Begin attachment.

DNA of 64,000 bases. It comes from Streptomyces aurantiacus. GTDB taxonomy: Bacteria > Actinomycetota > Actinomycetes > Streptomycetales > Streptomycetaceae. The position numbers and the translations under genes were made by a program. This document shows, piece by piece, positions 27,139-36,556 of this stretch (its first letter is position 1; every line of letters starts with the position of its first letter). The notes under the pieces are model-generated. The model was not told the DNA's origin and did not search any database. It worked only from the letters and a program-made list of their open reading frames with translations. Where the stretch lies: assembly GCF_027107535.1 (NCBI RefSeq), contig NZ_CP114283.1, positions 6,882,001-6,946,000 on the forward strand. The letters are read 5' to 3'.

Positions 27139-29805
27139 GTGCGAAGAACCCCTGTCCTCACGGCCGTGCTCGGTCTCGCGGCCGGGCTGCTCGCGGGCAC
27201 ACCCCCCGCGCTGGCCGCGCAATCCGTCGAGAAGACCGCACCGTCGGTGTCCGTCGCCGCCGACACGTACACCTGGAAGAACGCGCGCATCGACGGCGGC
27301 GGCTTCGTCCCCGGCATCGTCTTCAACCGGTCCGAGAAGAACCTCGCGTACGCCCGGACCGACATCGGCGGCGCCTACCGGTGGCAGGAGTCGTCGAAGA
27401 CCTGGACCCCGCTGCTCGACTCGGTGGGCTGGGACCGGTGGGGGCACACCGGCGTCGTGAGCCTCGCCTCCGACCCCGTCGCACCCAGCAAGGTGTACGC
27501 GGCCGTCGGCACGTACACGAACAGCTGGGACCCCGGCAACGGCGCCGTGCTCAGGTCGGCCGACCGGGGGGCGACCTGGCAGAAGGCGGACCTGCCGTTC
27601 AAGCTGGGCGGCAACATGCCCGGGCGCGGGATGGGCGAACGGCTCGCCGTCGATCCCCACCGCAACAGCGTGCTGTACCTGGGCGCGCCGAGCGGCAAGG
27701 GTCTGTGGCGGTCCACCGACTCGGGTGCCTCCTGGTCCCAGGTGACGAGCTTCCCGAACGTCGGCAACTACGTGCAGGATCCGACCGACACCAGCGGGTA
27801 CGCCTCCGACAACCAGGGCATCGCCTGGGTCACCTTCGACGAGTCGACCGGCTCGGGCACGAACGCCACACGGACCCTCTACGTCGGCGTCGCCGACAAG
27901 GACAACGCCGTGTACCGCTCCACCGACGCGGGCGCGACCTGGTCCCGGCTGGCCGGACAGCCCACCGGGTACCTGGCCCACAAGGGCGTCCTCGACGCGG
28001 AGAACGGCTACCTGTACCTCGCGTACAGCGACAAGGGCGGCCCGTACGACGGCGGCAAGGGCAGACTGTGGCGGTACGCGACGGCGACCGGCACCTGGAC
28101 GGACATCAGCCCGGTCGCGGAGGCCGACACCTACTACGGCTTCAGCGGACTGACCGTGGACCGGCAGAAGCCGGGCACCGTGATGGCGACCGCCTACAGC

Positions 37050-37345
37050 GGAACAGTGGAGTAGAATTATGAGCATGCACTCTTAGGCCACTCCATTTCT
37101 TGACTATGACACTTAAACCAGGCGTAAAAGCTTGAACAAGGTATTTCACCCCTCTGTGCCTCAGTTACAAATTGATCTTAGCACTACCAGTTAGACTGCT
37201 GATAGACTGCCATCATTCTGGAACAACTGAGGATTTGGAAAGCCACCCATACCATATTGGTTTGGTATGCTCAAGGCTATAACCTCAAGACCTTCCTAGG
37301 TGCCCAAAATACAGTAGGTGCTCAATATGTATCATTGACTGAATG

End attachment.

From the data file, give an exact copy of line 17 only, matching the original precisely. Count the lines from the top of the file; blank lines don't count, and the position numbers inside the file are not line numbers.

37201 GATAGACTGCCATCATTCTGGAACAACTGAGGATTTGGAAAGCCACCCATACCATATTGGTTTGGTATGCTCAAGGCTATAACCTCAAGACCTTCCTAGG